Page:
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Maṇipūra : freedom / engagement

Meditations on the Solar Plexus


I believe that I am confusing to most.


People can be unsure of how to receive me. I have been called aloof in some cases, and too intense in others. I have never felt like I picked an archetype and ran with it; if I have, it is an under-represented one within our culture.


As a happy Piscean, it seems natural to kick back and understand the vibe of everyone else, moving as necessary. Like watching from the other side of a mirror. However, since the illumination of the Aries New Moon, I have been asking myself some triggering questions regarding my place in the world in a very material sense.


What do I bring to the table? Would I be able to support a partner in need? Am I proud of what I have? Do I feel that I have earned it?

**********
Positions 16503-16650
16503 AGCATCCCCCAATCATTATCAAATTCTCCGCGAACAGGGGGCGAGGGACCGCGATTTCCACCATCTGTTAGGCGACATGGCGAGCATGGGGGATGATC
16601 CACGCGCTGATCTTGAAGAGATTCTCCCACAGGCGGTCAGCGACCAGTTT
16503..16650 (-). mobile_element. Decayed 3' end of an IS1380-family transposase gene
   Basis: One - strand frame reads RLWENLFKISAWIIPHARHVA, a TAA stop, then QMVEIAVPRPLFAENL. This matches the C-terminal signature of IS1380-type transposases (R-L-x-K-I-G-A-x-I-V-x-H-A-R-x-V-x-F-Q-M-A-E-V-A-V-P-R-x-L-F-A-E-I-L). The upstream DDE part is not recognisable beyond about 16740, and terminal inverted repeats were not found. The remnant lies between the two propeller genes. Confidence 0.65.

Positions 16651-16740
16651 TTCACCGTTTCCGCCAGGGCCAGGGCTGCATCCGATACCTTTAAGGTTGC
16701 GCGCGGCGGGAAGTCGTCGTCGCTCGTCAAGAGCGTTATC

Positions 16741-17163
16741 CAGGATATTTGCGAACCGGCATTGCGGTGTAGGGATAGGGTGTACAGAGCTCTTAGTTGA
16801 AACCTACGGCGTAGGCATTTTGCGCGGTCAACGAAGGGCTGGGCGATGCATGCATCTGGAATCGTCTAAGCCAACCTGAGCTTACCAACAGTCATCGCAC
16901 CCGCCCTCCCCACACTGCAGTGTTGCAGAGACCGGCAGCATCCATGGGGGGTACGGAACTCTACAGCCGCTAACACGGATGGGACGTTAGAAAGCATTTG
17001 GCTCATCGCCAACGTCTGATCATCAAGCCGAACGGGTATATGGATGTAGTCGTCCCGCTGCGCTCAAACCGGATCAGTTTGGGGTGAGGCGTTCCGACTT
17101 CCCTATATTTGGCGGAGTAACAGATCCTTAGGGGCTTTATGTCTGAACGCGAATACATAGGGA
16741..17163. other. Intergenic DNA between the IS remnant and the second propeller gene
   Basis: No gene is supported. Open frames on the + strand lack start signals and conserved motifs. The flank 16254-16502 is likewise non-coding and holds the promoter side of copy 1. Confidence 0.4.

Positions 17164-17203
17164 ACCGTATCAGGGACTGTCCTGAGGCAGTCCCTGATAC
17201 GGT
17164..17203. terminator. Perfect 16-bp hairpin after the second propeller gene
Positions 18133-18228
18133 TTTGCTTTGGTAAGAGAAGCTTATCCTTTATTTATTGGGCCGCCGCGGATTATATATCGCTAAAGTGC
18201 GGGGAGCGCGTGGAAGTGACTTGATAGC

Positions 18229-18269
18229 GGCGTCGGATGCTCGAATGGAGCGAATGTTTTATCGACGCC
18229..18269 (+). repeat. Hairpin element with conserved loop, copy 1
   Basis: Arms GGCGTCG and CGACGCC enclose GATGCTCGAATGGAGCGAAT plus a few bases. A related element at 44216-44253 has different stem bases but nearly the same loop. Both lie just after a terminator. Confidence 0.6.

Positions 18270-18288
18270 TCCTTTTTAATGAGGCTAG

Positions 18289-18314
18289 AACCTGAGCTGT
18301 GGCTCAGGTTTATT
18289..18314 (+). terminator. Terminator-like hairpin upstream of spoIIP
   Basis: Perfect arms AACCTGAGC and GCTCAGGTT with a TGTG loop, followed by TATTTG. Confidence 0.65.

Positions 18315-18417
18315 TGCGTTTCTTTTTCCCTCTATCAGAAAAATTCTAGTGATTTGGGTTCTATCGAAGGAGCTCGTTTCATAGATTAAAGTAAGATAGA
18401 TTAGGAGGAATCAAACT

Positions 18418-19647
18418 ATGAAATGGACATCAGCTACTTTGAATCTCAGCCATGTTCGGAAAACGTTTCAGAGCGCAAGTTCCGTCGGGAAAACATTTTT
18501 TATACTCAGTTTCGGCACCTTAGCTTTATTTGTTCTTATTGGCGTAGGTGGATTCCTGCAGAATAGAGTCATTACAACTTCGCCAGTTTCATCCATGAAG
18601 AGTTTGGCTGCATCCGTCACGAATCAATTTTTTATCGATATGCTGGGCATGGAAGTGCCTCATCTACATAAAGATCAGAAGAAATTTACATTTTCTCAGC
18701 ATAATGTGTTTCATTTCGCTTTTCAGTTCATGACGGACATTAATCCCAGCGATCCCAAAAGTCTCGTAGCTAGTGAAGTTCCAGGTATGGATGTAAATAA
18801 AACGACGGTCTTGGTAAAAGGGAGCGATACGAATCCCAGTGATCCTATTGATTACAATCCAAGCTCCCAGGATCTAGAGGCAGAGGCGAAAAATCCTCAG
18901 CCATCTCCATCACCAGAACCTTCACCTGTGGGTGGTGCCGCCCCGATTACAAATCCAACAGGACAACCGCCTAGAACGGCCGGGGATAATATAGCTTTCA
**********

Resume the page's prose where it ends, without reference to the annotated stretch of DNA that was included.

I would say that I am currently undergoing a career change. But in all honesty, I have not had a clear career path before. I have worked from job to job, aiming for journalistic prospects, making ends meet and trying to make art in whatever form it takes.


My journey to become a Yoga teacher may have been the greatest investment I have ever placed in myself. And now, as I bend and twist my body to engage Maṇipūra, I find myself concerned with who I want to be, my dream life and home, and how this emanates inside.


With Chiron in my 10th House, I have naturally encountered issues in my professional life and questioned my skills.


My mother was always a fiery authority figure who kept me regimented under strict timetables since I was four years old. I remember fighting with her for years to quit piano, to quit swimming training and other extra-curricular activities I never chose. In some ways, I am grateful that I had these opportunities to explore and grow but the battle to simply say “I want something else for myself” was frankly, quite ridiculous. At around the age of ten, I also remember equating the pressure to an *upside-down pyramid burrowing into my head*. No shit, verbatim.